Rice's Ben-Jacob elected to American Philosophical Society

May 02, 2014

Rice University physicist Eshel Ben-Jacob has been elected a member of the American Philosophical Society, the oldest learned society in the United States.

Founded in 1743 by Benjamin Franklin, the society has had fewer than 5,500 members and has fewer than 1,000 living members in all fields of science, humanities and the arts. Other notable members include Thomas Jefferson, Charles Darwin, Louis Pasteur, Albert Einstein and Stephen Hawking. The society announced 33 newly elected members last week. Ben-Jacob is one of only five international members in the 2014 class.

Ben-Jacob, a senior investigator at Rice's Center for Theoretical Biological Physics (CTBP), is the Maguy-Glass Chair in Physics of Complex Systems and professor of physics and astronomy at Tel Aviv University.

"The more I learn about the American Philosophical Society, the more surprised I am and the more honored I feel to have been elected," said Ben-Jacob, who splits his time between Tel Aviv University and CTBP. "Personal achievement is always the outcome of a group effort, which is what is so special about the CTBP."

Ben-Jacob is one of the world's leading experts in biocomplexity, the theory of self-organization and pattern formation in open systems. His longstanding collaboration with CTBP co-director Herbert Levine dates to the mid-1980s, a time when each was working on a mathematical explanation for the centuries-old question of why snowflakes have six sides and a unique crystalline pattern. After solving that problem, Ben-Jacob began researching bacterial self-organization. Over the past 25 years, he has developed new pattern-forming bacteria species and pioneered the study of bacterial intelligence and social behavior.

Ben-Jacob joined CTBP in 2005, shortly after the center was founded at the University of California, San Diego. The center moved to Rice's BioScience Research Collaborative in 2011 when CTBP founders Levine, José Onuchic and Peter Wolynes, who is also a member of the American Philosophical Society, were recruited to the BRC to expand their groundbreaking biological studies into cancer research and treatment. At Rice, Ben-Jacob and his CTBP colleagues have focused on ways to exploit the social behavior and decision-making process of cancer cells to develop new treatments that outsmart the disease.

Ben-Jacob's honors and contributions to science include the 1986 Landau Research Prize, the 1996 Siegle Research Prize of the Israel Academy of Sciences and Humanities and the 2013 Weizmann Prize in Exact Sciences. Ben-Jacob is former president of the Israel Physical Society and chairs the Israel Ministry of Education's Advisory Council of High School Physics Education.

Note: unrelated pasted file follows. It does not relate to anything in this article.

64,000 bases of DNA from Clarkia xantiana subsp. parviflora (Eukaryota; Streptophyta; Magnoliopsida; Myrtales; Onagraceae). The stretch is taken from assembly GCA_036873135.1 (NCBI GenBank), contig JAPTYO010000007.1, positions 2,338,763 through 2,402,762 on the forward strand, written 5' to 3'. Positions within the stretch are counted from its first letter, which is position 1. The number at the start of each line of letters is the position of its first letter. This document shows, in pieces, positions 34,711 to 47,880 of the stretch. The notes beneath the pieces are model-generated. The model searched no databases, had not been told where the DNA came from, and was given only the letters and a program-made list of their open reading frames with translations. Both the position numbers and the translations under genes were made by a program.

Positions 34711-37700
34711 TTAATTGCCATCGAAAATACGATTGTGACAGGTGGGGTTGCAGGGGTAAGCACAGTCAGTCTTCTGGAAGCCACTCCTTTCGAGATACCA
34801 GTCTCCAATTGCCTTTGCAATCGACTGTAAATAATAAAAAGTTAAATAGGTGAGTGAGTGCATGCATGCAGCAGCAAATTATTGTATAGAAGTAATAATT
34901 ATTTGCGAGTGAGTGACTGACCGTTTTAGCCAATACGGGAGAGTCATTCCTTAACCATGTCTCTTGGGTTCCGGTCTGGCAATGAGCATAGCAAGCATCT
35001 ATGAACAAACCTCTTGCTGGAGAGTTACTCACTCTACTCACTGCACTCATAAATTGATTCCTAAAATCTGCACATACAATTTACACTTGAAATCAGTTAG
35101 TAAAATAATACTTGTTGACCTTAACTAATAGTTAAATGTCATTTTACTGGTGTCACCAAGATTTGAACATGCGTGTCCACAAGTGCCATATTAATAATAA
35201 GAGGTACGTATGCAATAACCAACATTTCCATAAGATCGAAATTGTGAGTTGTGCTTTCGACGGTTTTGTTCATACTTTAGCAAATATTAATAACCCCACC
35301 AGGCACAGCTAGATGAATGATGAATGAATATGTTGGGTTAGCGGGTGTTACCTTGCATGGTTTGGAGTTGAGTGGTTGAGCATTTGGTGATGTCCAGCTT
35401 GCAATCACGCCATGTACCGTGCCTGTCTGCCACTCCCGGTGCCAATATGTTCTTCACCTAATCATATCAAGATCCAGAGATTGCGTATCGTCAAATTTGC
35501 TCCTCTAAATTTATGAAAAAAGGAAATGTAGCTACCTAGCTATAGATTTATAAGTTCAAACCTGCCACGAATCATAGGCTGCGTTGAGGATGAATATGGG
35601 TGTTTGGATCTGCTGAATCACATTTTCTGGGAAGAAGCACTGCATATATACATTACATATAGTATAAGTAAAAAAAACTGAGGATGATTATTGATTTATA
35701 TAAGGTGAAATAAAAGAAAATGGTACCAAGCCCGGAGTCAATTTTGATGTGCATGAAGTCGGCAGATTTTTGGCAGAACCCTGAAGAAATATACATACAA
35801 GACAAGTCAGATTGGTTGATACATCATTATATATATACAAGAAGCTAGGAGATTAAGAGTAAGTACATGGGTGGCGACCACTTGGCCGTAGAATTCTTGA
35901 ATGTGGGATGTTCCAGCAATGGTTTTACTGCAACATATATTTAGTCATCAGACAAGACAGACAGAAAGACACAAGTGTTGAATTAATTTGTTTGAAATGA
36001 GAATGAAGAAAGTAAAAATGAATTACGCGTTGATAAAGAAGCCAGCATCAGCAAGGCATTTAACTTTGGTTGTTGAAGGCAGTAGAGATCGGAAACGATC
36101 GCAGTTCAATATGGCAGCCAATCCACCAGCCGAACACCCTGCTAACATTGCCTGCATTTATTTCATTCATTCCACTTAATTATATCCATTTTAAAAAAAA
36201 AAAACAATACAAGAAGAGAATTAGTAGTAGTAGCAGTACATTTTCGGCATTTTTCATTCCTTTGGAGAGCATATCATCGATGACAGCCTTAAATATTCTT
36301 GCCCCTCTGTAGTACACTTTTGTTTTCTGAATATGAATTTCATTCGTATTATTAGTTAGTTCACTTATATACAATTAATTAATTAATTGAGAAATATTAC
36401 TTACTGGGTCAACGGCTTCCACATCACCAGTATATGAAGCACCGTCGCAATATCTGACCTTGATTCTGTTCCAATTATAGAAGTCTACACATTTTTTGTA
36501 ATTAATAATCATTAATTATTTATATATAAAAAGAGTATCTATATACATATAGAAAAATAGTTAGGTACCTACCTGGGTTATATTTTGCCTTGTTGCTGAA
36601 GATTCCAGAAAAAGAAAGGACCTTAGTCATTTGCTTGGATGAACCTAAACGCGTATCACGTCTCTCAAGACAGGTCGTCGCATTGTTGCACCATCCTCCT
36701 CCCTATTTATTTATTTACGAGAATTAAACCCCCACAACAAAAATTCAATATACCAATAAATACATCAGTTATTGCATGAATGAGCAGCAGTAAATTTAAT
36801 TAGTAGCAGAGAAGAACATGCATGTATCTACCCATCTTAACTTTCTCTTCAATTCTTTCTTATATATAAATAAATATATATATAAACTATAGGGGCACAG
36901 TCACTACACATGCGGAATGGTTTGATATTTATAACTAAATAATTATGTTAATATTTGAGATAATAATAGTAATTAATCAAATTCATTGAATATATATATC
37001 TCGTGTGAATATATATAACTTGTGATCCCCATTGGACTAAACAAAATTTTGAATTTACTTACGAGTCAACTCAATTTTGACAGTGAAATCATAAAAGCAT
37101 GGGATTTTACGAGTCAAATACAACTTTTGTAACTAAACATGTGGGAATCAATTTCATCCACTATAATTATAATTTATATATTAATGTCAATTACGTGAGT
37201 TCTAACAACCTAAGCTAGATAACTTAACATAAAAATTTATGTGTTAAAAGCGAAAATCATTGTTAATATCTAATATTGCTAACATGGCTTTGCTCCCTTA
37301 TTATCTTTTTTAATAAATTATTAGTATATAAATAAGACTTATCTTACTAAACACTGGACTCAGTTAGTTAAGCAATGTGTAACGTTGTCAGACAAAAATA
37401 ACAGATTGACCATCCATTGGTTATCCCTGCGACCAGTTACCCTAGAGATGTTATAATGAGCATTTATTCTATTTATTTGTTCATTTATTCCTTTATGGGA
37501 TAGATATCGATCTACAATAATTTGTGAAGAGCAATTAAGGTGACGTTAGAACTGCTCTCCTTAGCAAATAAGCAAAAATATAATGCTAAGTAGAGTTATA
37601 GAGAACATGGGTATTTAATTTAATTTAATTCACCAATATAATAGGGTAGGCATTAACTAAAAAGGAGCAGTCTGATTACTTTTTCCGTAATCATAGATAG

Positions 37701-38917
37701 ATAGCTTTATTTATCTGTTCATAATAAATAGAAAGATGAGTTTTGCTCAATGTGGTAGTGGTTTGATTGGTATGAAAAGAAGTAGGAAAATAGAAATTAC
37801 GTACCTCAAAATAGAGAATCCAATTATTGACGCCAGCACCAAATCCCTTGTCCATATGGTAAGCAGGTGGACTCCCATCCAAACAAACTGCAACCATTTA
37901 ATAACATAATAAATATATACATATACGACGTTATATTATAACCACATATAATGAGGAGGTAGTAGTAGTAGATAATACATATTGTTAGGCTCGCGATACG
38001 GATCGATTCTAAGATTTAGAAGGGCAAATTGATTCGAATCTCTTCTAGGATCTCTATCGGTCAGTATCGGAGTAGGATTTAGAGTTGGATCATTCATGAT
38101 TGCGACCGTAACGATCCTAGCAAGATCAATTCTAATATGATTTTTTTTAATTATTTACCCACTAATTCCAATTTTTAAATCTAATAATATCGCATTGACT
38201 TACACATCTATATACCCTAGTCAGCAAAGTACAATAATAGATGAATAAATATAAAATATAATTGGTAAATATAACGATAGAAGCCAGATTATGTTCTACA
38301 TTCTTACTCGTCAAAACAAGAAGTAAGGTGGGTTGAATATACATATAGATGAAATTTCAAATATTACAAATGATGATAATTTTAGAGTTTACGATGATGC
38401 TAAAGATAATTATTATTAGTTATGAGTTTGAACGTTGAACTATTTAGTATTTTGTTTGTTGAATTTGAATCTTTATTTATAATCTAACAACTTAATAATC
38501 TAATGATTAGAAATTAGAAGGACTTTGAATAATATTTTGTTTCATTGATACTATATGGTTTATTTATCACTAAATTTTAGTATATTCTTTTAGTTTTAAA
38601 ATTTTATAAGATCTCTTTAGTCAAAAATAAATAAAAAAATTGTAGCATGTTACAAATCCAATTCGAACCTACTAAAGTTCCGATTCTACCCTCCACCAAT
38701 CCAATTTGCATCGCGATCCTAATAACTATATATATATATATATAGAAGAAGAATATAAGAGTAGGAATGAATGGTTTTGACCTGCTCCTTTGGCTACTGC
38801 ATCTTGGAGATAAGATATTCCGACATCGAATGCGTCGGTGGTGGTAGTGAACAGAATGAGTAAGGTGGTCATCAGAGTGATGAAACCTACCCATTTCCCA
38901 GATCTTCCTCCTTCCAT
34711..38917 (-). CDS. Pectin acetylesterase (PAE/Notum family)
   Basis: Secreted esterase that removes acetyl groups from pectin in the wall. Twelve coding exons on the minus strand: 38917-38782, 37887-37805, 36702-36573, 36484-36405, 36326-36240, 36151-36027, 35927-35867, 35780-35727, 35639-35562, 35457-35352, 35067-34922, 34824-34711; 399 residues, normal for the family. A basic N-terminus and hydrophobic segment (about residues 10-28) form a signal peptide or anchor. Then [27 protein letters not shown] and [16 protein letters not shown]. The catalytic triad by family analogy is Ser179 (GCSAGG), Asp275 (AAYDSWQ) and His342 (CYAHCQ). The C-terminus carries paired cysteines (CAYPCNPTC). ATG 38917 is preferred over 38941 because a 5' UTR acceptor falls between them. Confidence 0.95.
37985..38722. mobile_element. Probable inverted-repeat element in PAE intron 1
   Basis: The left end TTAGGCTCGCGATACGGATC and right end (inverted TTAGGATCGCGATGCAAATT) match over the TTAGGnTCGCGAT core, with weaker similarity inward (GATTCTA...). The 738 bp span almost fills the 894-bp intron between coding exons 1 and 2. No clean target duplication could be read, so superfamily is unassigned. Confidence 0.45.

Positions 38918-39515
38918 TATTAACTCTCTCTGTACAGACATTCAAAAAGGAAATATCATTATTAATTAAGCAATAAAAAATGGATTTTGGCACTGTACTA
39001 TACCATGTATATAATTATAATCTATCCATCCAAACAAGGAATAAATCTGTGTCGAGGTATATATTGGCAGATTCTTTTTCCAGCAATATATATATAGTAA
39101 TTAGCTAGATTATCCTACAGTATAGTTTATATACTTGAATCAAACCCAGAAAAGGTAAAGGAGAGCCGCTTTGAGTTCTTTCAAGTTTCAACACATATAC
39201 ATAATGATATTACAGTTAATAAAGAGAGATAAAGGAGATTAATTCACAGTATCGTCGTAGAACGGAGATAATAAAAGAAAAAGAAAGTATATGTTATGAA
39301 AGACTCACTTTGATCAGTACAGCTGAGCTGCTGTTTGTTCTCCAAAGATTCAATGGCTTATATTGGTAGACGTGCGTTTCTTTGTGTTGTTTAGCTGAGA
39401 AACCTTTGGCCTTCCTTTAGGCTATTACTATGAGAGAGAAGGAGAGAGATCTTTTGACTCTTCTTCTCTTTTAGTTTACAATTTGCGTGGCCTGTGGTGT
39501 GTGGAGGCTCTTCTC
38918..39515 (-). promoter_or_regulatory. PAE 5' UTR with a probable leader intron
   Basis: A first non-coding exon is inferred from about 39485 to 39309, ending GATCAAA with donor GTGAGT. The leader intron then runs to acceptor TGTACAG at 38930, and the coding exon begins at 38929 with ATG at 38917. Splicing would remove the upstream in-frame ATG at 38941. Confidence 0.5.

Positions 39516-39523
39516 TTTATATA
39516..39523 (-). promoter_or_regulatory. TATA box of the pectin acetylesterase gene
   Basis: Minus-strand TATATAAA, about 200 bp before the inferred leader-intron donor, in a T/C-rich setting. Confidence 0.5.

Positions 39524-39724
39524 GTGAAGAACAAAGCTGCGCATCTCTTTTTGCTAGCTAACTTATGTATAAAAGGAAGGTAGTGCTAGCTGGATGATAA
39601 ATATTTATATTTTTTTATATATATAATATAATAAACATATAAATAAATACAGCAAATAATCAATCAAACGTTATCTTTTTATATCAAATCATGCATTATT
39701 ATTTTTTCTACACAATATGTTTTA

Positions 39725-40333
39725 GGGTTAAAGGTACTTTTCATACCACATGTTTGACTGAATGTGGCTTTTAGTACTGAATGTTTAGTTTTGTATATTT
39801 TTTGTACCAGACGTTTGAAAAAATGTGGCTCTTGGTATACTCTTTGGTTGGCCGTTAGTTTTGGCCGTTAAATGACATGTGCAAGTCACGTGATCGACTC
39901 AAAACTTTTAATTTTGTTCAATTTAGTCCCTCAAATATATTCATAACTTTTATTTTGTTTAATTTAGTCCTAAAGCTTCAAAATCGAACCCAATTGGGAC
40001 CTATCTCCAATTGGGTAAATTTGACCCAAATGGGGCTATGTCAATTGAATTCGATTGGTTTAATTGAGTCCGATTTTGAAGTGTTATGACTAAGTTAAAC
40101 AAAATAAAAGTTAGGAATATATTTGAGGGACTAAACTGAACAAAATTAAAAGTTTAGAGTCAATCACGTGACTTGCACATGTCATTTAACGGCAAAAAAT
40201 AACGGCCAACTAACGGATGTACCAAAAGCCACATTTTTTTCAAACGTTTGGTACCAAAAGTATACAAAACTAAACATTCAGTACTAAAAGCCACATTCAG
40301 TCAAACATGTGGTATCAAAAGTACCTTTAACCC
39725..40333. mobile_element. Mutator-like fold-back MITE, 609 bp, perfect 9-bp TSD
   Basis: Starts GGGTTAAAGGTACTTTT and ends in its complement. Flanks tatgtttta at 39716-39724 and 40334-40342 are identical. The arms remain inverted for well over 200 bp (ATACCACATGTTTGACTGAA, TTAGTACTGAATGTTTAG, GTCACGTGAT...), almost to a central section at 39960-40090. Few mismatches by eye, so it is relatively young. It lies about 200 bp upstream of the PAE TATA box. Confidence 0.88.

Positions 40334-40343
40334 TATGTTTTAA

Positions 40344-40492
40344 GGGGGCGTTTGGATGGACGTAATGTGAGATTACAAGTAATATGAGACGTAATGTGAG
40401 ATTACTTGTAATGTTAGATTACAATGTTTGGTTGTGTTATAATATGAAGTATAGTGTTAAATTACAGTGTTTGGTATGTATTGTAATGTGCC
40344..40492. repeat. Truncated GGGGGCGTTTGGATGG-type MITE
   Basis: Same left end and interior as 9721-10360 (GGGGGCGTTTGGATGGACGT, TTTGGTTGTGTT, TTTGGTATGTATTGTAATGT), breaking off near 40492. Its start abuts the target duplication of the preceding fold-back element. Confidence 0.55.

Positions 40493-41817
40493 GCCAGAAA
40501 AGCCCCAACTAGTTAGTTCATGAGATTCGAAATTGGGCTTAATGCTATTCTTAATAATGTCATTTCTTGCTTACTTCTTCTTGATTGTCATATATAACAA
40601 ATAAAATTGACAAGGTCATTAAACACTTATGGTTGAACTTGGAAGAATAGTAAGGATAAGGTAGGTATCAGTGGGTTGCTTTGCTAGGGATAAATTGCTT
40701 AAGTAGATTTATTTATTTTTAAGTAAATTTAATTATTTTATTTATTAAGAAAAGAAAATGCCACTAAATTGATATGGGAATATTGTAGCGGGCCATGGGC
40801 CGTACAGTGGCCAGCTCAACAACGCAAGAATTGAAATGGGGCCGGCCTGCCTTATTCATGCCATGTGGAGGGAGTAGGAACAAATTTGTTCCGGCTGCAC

-end-
For more information about the American Philosophical Society, visit http://www.amphilsoc.org.

Follow Rice News and Media Relations via Twitter @RiceUNews

Located on a 300-acre forested campus in Houston, Rice University is consistently ranked among the nation's top 20 universities by U.S. News & World Report. Rice has highly respected schools of Architecture, Business, Continuing Studies, Engineering, Humanities, Music, Natural Sciences and Social Sciences and is home to the Baker Institute for Public Policy. With 3,920 undergraduates and 2,567 graduate students, Rice's undergraduate student-to-faculty ratio is 6.3-to-1. Its residential college system builds close-knit communities and lifelong friendships, just one reason why Rice has been ranked No. 1 for best quality of life multiple times by the Princeton Review and No. 2 for "best value" among private universities by Kiplinger's Personal Finance.

Rice University

Related Rice Articles from Brightsurf:

C4 rice's first wobbly steps towards reality
An international long-term research collaboration aimed at creating high yielding and water use efficient rice varieties, has successfully installed part of the photosynthetic machinery from maize into rice.

Rice has many fathers but only two mothers
University of Queensland scientists studied more than 3000 rice genotypes and found diversity was inherited through two maternal genomes identified in all rice varieties.

Rice rolls out next-gen nanocars
Rice University researchers continue to advance the science of single-molecule machines with a new lineup of nanocars, in anticipation of the next international Nanocar Race in 2022.

3D camera earns its stripes at Rice
The Hyperspectral Stripe Projector captures spectroscopic and 3D imaging data for applications like machine vision, crop monitoring, self-driving cars and corrosion detection.

Climate change could increase rice yields
Research reveals how rice ratooning practices can help Japanese farmers increase rice yields.

Breeding new rice varieties will help farmers in Asia
New research shows enormous potential for developing improved short-duration rice varieties.

High-protein rice brings value, nutrition
A new advanced line of rice, with higher yield, is ready for final field testing prior to release.

Rice plants engineered to be better at photosynthesis make more rice
A new bioengineering approach for boosting photosynthesis in rice plants could increase grain yield by up to 27 percent, according to a study publishing January 10, 2019 in the journal Molecular Plant.

Can rice filter water from ag fields?
While it's an important part of our diets, new research shows that rice plants can be used in a different way, too: to clean runoff from farms before it gets into rivers, lakes, and streams.

Rice plants evolve to adapt to flooding
Although water is essential for plant growth, excessive amounts can waterlog and kill a plant.

Read More: Rice News and Rice Current Events
Brightsurf.com is a participant in the Amazon Services LLC Associates Program, an affiliate advertising program designed to provide a means for sites to earn advertising fees by advertising and linking to Amazon.com.